The Democratic National Committee released a draft of the party's 2008 platform to be unveiled in Denver at their convention. Gay groups offered a tepid response.

“As we head towards the November elections, it's important to know if America's political parties and candidates will begin to address the needs, and equality, of the LBGT community,” Parents, Families and Friends of Lesbians and Gays Director of Communications Steve Ralls wrote on the group's blog.

Hardly a ringing endorsement of the document. And here's why: the 56 page document spent much of its ink on supporting Senator Hillary Clinton's plan for universal health care and John Edward's call to eliminate poverty in America, and little time on gay and lesbian issues.

Moreover, the attention spent on LGBT issues is addressed in unusually broad terms. In its support for gay marriage, the document offers a scant: “We oppose the Defense of Marriage Act and all attempts to use this issue to divide us.”

In supporting LGBT people, the document says Democrats will “fight discrimination, including sexual orientation and gender identity” and “We will enact a comprehensive bipartisan employment non-discrimination act.”

Would most people consider this pro-gay language?

Cindi Creager, Director of National News at Gay & Lesbian Alliance Against Defamation (GLAAD), wasn't impressed, “...the [Democratic] Party found a way in the 56 page document to address a handful of LGBT issues without ever actually using the words lesbian, gay, bisexual or transgender.”

The one bright spot in the platform involved the military, where Democratic leaders got it right: “We will also put national security above divisive politics. More than 10,000 service men and women have been discharged on the basis of sexual orientation since the 'Don't Ask, Don't Tell' policy was implemented, at a cost of over $360 million. Many of those forced out had special skills in high demand, such as translators, engineers and pilots. At a time when the military is having a tough time recruiting and retaining troops, it is wrong to deny our country the service of brave, qualified people. We support the repeal of 'Don't Ask, Don't Tell' and the implementation of policies to allow qualified men and women to serve openly regardless of sexual orientation.”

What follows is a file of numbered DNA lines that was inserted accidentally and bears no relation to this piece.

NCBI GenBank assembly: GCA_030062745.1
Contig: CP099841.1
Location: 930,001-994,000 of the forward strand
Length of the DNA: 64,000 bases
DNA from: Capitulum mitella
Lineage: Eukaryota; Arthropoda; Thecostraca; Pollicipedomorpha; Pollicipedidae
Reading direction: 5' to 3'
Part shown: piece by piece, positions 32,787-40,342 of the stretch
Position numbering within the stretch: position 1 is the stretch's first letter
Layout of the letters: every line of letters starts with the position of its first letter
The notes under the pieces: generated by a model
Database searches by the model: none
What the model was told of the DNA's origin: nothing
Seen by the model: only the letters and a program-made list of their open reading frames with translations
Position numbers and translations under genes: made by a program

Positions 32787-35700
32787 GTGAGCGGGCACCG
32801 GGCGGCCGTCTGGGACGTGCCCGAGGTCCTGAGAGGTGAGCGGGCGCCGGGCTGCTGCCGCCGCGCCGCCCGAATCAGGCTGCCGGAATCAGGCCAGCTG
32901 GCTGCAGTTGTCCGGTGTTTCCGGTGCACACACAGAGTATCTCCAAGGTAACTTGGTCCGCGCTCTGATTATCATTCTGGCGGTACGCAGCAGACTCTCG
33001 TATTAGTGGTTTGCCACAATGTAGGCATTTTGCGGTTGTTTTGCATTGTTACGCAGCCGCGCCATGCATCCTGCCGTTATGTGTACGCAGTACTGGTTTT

The Servicemembers Legal Defense Network (SLDN), a legal group dedicated to ending the “Don't Ask” policy, applauded that statement by urging Republicans to call for repeal in their platform.

Still, most in the gay community commented that it was too little or too vague. Cindi Creager commented on the GLAAD blog that Democrats were simply being cautious not to use language that could be exploited by anti-gay forces.

Still, she called on the media to “hold the parties accountable for clarifying positions rather than tiptoeing around them with vague, linguistic maneuvering.”